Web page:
Jealous Writers

There was always that one name we could remember without wanting to. For me, that was Harry.

Harry was the type of student who walked into class and slouched in his chair. He didn’t say much before or after class. He was usually one of the first to leave. During class though, he was a star. Or at least he was to our teacher.

Our teacher changed when she heard him read his creative work. She’d leaned forward in her seat. Her hands held up her head as if she was a little school girl. If she hadn’t heard him speak for a while, she would call on him just to hear his valuable opinion about a story. He could never be wrong to her.

I felt invisible. I could never tell her that of course. I didn’t need her knowledge of it to validate my feelings. I tried to change my work a few times to make it more poetic like his, but it didn’t work. No one saw me.

My written stories never compared to his. I wrote throughout the class on little notes to get everything out. She glared at him with wonder in her eyes. He could speak about a trash can and make it sound beautiful. Of course, I still saw a trash can.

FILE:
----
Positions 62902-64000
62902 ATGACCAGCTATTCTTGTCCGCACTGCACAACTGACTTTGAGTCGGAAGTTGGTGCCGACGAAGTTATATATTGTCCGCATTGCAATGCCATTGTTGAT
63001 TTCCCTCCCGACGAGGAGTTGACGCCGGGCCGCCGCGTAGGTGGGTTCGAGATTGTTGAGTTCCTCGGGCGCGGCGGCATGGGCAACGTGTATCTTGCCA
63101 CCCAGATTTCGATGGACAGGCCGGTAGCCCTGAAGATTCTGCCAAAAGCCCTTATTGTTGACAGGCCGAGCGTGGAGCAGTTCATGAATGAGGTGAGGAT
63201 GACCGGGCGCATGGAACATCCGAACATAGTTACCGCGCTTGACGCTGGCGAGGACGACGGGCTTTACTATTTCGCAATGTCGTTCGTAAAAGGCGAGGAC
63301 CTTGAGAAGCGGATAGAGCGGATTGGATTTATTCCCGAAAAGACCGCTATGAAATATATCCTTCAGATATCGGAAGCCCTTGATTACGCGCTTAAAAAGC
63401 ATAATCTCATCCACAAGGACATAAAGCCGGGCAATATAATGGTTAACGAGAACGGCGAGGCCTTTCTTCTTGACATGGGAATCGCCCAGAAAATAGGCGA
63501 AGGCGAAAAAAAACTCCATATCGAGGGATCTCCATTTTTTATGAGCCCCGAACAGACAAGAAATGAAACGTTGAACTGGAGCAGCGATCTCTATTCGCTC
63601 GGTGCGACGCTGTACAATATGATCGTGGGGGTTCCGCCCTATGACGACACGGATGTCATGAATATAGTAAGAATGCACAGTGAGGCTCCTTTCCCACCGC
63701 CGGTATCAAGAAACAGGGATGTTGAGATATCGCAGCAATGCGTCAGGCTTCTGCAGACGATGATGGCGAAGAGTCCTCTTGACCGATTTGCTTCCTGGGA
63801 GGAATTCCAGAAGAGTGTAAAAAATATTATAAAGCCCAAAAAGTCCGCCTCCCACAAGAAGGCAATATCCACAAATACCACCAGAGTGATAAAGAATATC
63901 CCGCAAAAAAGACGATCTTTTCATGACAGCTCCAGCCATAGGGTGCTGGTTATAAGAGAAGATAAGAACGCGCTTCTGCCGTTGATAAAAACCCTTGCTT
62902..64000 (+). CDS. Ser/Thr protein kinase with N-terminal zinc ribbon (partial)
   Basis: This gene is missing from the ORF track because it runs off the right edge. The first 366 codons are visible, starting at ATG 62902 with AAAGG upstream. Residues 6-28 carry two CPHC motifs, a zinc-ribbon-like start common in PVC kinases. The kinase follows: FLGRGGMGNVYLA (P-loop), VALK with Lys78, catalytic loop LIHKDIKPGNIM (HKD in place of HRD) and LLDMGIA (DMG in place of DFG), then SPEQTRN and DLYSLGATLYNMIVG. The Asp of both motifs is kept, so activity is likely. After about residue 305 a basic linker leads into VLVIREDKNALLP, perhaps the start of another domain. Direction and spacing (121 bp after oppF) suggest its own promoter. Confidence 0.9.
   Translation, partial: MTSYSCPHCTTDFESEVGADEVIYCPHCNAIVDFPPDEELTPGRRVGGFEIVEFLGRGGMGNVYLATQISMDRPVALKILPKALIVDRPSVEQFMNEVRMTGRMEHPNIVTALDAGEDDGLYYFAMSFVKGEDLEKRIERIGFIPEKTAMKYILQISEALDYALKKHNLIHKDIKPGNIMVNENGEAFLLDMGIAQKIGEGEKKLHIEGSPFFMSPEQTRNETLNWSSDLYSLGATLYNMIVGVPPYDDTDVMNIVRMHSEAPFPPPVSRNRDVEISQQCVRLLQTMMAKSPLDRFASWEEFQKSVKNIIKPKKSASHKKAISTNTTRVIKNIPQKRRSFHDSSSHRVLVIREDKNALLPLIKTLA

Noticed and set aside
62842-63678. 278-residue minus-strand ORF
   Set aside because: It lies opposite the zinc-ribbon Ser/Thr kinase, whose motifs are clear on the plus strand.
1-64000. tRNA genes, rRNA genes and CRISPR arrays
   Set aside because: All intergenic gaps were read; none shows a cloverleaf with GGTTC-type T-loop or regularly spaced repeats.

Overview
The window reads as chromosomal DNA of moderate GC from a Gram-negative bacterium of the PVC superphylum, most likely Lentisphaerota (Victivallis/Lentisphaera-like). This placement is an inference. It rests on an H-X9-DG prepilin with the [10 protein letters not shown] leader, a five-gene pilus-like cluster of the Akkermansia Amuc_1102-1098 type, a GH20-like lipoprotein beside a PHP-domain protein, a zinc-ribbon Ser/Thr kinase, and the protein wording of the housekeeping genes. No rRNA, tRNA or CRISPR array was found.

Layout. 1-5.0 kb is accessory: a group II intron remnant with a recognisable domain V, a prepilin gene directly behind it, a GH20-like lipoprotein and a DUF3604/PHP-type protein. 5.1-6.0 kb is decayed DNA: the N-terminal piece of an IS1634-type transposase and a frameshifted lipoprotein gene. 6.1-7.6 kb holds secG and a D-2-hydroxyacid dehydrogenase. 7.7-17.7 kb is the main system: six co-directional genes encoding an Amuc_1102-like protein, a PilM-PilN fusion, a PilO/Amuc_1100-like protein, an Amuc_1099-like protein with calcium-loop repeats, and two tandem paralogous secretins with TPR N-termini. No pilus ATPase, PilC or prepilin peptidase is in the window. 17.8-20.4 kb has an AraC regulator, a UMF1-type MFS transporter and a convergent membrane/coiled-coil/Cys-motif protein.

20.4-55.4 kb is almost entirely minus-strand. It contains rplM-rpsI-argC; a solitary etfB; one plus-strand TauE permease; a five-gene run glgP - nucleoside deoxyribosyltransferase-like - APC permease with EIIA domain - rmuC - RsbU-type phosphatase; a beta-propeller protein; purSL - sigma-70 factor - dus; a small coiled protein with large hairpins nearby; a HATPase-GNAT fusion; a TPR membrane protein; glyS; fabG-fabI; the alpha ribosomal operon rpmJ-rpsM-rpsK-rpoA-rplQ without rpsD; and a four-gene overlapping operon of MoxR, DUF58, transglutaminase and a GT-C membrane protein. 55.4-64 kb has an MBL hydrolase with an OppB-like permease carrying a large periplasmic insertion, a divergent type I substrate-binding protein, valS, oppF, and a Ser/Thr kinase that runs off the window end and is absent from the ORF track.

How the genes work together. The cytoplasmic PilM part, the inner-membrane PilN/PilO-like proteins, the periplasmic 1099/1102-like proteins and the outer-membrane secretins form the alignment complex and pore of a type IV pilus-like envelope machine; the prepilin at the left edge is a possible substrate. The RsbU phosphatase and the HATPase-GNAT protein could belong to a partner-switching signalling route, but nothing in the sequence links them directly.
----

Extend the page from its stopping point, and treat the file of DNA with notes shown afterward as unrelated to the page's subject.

I could never compare to Harry. But I couldn’t compare to a lot of people. To J. K. Rowling, I was a no one. John Green and I could never be seen in the same room. I would never even be an afterthought to James Patterson. I was simply the ground under their feet, supporting them by buying another book, but always out of the picture.

I had never realized how my jealousy slowed down my writing. At the time I had class with Harry, I felt as if I couldn’t write anymore. Why write if he’s just going to be better than me? I never saw the point.

About mid semester, my friend Lily shook her head at me while we were at the Starbucks in our local Barnes & Noble. I was editing my non-fiction memoir for the class I had with Harry, while complaining about him.

“But he doesn’t write like you,” she said. “I like your stories more anyways. He writes like a complicated poet. It’s annoying.”

I paused, never thinking about it like that before. We could both succeed. He could continue writing his non-fiction poetry. I could continue writing my fantasy stories without his influence. I didn’t need his words to guide me. I didn’t have to write like him.

It took me longer than it should’ve to realize this. So just in case you had forgotten:

You have a story inside of you that no one else has. Only you can write it. No one else can write it as brilliantly as you.

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